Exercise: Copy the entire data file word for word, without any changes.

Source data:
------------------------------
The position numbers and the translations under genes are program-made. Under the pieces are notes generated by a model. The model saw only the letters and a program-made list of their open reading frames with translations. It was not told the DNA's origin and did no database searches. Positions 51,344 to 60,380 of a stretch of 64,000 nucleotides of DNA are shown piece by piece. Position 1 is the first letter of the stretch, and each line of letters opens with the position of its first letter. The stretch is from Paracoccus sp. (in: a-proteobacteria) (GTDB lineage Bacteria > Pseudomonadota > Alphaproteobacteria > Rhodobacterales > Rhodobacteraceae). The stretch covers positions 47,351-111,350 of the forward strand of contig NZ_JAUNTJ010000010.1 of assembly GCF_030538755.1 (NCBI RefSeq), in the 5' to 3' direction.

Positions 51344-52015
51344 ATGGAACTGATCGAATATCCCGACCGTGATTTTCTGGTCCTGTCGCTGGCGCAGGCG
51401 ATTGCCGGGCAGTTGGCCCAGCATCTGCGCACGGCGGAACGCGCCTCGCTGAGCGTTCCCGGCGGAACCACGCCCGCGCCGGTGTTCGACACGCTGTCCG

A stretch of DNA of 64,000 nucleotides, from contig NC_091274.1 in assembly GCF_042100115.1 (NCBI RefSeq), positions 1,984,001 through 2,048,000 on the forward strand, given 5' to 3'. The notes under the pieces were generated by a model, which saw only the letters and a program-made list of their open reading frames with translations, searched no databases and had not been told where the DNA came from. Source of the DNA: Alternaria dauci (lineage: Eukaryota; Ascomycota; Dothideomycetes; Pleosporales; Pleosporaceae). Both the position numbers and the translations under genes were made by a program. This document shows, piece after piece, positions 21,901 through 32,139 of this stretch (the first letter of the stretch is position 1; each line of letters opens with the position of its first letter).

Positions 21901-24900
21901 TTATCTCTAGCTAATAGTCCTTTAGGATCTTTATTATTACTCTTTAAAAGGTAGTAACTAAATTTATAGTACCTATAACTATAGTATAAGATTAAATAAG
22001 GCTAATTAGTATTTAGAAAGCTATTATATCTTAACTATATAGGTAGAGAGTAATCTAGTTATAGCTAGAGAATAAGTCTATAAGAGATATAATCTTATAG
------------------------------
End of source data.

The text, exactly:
The position numbers and the translations under genes are program-made. Under the pieces are notes generated by a model. The model saw only the letters and a program-made list of their open reading frames with translations. It was not told the DNA's origin and did no database searches. Positions 51,344 to 60,380 of a stretch of 64,000 nucleotides of DNA are shown piece by piece. Position 1 is the first letter of the stretch, and each line of letters opens with the position of its first letter. The stretch is from Paracoccus sp. (in: a-proteobacteria) (GTDB lineage Bacteria > Pseudomonadota > Alphaproteobacteria > Rhodobacterales > Rhodobacteraceae). The stretch covers positions 47,351-111,350 of the forward strand of contig NZ_JAUNTJ010000010.1 of assembly GCF_030538755.1 (NCBI RefSeq), in the 5' to 3' direction.

Positions 51344-52015
51344 ATGGAACTGATCGAATATCCCGACCGTGATTTTCTGGTCCTGTCGCTGGCGCAGGCG
51401 ATTGCCGGGCAGTTGGCCCAGCATCTGCGCACGGCGGAACGCGCCTCGCTGAGCGTTCCCGGCGGAACCACGCCCGCGCCGGTGTTCGACACGCTGTCCG

A stretch of DNA of 64,000 nucleotides, from contig NC_091274.1 in assembly GCF_042100115.1 (NCBI RefSeq), positions 1,984,001 through 2,048,000 on the forward strand, given 5' to 3'. The notes under the pieces were generated by a model, which saw only the letters and a program-made list of their open reading frames with translations, searched no databases and had not been told where the DNA came from. Source of the DNA: Alternaria dauci (lineage: Eukaryota; Ascomycota; Dothideomycetes; Pleosporales; Pleosporaceae). Both the position numbers and the translations under genes were made by a program. This document shows, piece after piece, positions 21,901 through 32,139 of this stretch (the first letter of the stretch is position 1; each line of letters opens with the position of its first letter).

Positions 21901-24900
21901 TTATCTCTAGCTAATAGTCCTTTAGGATCTTTATTATTACTCTTTAAAAGGTAGTAACTAAATTTATAGTACCTATAACTATAGTATAAGATTAAATAAG
22001 GCTAATTAGTATTTAGAAAGCTATTATATCTTAACTATATAGGTAGAGAGTAATCTAGTTATAGCTAGAGAATAAGTCTATAAGAGATATAATCTTATAG